Here’s one beauty of this approach — it works all day. In fact, I often sleep late, because getting out in the dark before sunrise offers no advantage. Early to midmorning and late afternoons seem most productive when turkeys are feeding and moving, but I’ve spotted turkeys at every hour of the day.
For spotting I consider good 8X or 10X binoculars and a tripod-mounted spotting scope to be the minimum. I use the binoculars to sweep the area first, and then I methodically dissect every bush and crevice with the scope.
A feeding, moving flock of turkeys creates lots of movement, and the bronze and copper-colored birds contrast sharply with green spring vegetation. Also, strutting gobblers inflate themselves to the size of beach balls, and black beach balls with cherry-red heads are pretty easy to identify. Spotting at distances up to a mile from my familiar perch, I find turkeys surprisingly easy to see.
Here’s one last note on spotting: When you have located birds, mentally note landmarks near the turkeys such as boulders, dead trees, or specific unique bends in the river. You’ll need these landmarks later.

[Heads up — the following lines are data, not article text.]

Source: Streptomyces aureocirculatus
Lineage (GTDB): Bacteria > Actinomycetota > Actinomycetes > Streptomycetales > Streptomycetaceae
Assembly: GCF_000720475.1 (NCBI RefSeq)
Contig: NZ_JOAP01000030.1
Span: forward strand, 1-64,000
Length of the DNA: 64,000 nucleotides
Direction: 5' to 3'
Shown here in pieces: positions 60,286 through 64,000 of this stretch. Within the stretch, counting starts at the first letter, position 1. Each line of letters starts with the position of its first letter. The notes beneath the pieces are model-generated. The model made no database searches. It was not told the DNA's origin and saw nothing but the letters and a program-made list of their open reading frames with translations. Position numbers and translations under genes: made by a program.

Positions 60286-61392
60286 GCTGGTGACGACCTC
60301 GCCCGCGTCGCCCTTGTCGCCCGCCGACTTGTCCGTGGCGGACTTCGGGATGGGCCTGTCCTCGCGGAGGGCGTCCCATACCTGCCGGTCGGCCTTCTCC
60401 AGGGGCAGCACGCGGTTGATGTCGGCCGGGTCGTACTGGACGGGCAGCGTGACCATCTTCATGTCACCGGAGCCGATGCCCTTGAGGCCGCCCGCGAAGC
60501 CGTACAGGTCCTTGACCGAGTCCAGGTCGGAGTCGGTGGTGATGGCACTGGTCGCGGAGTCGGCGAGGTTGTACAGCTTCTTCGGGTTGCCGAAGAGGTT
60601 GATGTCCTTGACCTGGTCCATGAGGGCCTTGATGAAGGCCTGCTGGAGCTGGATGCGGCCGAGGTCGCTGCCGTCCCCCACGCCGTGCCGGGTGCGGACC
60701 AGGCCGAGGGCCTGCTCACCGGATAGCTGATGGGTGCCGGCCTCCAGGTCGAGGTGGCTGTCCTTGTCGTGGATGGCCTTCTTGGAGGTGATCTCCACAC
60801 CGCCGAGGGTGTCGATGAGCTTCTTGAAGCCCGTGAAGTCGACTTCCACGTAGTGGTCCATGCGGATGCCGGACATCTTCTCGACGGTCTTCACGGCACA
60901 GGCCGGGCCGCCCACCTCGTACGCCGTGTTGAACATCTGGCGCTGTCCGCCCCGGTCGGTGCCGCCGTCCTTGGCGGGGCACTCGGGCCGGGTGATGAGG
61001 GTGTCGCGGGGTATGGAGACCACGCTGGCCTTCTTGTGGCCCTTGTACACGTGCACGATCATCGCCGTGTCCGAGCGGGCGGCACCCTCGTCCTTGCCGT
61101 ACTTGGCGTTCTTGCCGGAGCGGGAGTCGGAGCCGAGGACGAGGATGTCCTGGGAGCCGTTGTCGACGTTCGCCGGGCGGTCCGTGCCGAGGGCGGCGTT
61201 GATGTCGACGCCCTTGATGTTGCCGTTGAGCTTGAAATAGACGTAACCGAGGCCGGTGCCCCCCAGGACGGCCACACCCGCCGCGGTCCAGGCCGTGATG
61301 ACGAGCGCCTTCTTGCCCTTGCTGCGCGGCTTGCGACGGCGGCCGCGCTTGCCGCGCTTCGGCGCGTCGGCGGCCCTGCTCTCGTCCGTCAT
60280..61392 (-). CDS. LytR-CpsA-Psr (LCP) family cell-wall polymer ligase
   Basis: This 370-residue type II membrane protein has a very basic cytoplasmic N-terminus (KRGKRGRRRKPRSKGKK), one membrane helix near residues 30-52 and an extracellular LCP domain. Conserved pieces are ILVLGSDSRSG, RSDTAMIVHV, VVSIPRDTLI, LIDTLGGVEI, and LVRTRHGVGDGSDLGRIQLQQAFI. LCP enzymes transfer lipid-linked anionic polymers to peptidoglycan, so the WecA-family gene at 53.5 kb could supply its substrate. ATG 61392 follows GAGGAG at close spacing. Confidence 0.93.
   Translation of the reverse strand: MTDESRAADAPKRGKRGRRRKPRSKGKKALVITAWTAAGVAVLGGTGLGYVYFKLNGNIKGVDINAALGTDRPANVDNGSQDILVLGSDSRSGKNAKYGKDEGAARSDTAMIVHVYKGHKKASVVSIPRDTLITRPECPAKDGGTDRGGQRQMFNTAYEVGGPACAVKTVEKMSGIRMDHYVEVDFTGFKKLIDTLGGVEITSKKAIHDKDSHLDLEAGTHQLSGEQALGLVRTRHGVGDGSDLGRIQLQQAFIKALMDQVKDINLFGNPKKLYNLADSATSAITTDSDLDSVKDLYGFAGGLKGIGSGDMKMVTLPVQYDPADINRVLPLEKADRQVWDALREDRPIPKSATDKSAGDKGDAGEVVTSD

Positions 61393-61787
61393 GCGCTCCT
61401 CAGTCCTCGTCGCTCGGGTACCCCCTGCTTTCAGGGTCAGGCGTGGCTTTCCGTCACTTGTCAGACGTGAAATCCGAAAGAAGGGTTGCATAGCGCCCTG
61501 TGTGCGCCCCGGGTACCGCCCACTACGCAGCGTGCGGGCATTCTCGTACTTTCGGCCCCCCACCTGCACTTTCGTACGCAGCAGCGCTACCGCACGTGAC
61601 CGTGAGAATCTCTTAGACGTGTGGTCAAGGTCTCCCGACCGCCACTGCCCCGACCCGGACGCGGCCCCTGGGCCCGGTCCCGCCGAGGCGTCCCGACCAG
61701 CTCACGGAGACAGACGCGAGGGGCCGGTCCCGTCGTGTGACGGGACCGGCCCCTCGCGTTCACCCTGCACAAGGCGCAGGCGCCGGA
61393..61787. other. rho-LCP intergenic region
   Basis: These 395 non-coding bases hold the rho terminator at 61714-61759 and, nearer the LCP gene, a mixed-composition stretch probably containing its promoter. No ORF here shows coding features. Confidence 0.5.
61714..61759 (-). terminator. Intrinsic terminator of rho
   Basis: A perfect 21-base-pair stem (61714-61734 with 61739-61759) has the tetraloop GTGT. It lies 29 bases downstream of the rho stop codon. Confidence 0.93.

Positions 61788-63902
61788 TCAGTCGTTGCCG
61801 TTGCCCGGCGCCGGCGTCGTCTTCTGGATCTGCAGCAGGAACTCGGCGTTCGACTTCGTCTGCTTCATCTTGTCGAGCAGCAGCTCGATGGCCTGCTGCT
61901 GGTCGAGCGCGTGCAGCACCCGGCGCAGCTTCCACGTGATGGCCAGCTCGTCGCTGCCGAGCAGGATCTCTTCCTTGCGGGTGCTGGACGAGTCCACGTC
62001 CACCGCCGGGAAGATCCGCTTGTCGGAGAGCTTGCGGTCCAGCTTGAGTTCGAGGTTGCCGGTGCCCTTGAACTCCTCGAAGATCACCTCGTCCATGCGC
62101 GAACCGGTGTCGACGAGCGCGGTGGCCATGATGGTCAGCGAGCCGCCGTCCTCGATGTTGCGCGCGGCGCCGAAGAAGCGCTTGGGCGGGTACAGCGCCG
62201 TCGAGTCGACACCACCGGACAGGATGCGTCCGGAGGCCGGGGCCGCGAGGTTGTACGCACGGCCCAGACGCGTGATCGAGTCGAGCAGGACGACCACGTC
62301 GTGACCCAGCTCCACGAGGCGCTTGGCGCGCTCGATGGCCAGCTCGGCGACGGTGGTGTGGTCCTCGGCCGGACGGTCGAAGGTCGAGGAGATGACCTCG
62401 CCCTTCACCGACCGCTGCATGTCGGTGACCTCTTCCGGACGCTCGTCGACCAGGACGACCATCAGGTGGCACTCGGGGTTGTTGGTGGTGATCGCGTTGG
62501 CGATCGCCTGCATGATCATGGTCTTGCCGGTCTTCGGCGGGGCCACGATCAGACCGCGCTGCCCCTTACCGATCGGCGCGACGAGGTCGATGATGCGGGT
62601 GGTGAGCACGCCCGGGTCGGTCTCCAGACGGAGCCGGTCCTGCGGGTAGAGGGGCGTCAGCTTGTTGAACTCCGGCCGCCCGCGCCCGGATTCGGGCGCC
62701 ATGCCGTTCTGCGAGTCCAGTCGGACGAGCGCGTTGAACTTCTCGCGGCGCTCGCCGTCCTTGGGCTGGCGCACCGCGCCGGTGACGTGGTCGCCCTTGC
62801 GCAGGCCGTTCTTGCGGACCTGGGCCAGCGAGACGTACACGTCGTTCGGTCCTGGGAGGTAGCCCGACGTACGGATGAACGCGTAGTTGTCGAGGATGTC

With a target gobbler located, I watch long enough to determine which direction and how fast he is moving. Then I estimate how long it will take me to close the gap and where the bird will be once I get in front of him. That meeting place is where I will set up to call. When spotting, I also watch to see if a gobbler is alone or with hens, because that could influence my approach to calling.
Because of the distance and rough terrain that separate my glassing location from longbeards in the canyon bottom, I often begin my stalk at a trot to close the gap quickly before the gobbler can move too far. Using any available gullies, ravines, or clumps of brush to hide my approach, I hustle toward the location where I last saw the bird. This is where those landmarks come in. Without them as reference points, you easily can go astray and end up in totally the wrong place. Remember those landmarks.
Throughout the stalk I stop and glass often to relocate the bird if possible. Knowing exactly where he is can be a huge advantage. Then, approaching within 200 yards of his location, I slow way down and listen. A hot gobbler might make so much noise gobbling that he is easy to locate, or his hens might chatter enough to give them all away. If I know exactly where the gobbler is and still have plenty of cover to conceal me, I try to stalk within 100 yards or closer. Experience tells me the odds for calling-in a gobbler are by far the best if you begin calling from short range. That’s especially true on a windy day when you have to get close just for him to hear you.
At the same time, if a gobbler sees you, the gig is up. You’re done. So you have to weigh the risks as you close the gap. In a nutshell, get as close as you can — while remaining unseen.
Once within range, preferably 100 yards or less, look for a good hiding place. Always stay hidden in the shadows with a dark background to break up your outline. And wear camouflage head to toe to complete your concealment.